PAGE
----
The world has changed significantly in the past few years; fallout from geopolitical, health, and economic shifts have created an atmosphere of change within global economies. A more competitive job market, as well as a shift from blue-collar jobs to technology based openings, have prompted a change in the way people think about their work. As job seekers search for a better work-life balance, many employers have been forced to examine the way in which they allow their employees to do their jobs. One of the biggest areas we’ve seen this shift is in remote work.
After nearly three years of largely mandatory stay-at-home protocols, many employees have become comfortable working from home. The flexibility to do your work while also tending to the everyday needs of your home is extremely enticing. SAAS companies such as Zoom and Webex have helped pave the way for virtual business communications. Employees aren’t the only beneficiaries of this new lifestyle, however; employers have saved millions by ditching their brick and mortar locations, allowing reallocation of funds to other areas of their businesses. But not everything is roses with the new work-from-home model. Individuals are facing new challenges surrounding overall health and mental well-being when combining their home and office spaces. One of those challenges is the way we prioritize our health. Although travel to and from the office seemed somewhat mundane, it forced individuals to get out and move.
When we think about health we tend to correlate eating healthy and exercising to a better overall well-being. While working from home may give you a leg up on healthy eating, allowing for more at-home cooking, it certainly leaves something to be desired when we consider exercise. Even if we go to the gym consistently, it’s easier to remain sedentary throughout the day when you aren’t forced to get up and move. We go from bed, to desk, to bed, with less need for movement. While our overall job performance and productivity may rise, we’re forced to consider the question of how to minimize stagnation in our new, more sedentary work environments.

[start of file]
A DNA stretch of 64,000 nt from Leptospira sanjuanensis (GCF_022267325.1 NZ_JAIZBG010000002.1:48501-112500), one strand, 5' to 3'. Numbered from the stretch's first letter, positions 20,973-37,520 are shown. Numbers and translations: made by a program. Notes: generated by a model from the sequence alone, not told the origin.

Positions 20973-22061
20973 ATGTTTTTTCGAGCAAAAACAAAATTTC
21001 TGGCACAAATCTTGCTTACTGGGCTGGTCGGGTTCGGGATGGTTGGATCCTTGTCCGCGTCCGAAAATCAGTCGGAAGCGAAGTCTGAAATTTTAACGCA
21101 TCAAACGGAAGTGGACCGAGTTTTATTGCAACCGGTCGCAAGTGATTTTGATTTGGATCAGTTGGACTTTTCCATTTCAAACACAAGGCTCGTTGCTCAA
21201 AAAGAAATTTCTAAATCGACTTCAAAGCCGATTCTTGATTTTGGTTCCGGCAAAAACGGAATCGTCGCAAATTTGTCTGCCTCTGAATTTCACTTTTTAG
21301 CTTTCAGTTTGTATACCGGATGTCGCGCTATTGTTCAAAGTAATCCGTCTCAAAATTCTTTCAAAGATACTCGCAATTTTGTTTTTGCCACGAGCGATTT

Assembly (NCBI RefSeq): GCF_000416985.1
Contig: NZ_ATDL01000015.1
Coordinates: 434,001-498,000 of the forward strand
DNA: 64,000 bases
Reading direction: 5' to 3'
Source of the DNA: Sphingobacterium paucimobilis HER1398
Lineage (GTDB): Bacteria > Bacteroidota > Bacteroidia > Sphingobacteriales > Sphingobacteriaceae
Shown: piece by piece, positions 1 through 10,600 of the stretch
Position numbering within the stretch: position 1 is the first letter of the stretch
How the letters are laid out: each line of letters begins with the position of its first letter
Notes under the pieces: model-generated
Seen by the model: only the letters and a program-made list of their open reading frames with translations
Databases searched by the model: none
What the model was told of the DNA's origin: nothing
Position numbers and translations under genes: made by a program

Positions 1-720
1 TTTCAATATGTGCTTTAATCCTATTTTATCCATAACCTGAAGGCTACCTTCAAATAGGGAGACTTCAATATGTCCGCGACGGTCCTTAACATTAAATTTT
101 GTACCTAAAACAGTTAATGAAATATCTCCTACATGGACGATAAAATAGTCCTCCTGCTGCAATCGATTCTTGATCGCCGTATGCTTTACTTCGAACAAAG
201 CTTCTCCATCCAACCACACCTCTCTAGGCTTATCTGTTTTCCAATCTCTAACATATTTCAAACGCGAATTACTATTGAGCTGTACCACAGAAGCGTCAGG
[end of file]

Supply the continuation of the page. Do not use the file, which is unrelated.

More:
One way in which we can combat stasis is by forcing ourselves to move, even in the smallest ways. We can make conscious efforts to take more steps throughout the day which may include something as simple as walking to the dining room or walking down the block. We need to remind ourselves that although we may no longer have a break room, the need for breaks remains. Perhaps an even more granular perspective towards how we can encourage movement is by simply standing.
This is where a sit-to-stand desk or adjustable height desk comes in. These ergonomic and often stylish alternatives to a traditional desk and ergonomic chair gives their owners the ability to work in either a sitting or standing position. Oftentimes using a mechanism to raise the desk, one has the option of how high or how low they would like to be seated or standed. Coming in a variety of colors and styles, remote workers are sure to find a desk that fits their personal style as well as their budget.
Whether you’re exploring the opportunity to work remotely on a full time basis, or you’re currently working remotely looking for ways to stay active and healthy, you should absolutely consider a sit-to-stand desk for your workspace. With various information continually published about the benefits of movement, prioritizing simple changes in your routine that promote activity will not only benefit you physically, but mentally as well. With so many options out there, you’re bound to find a product that fits your needs.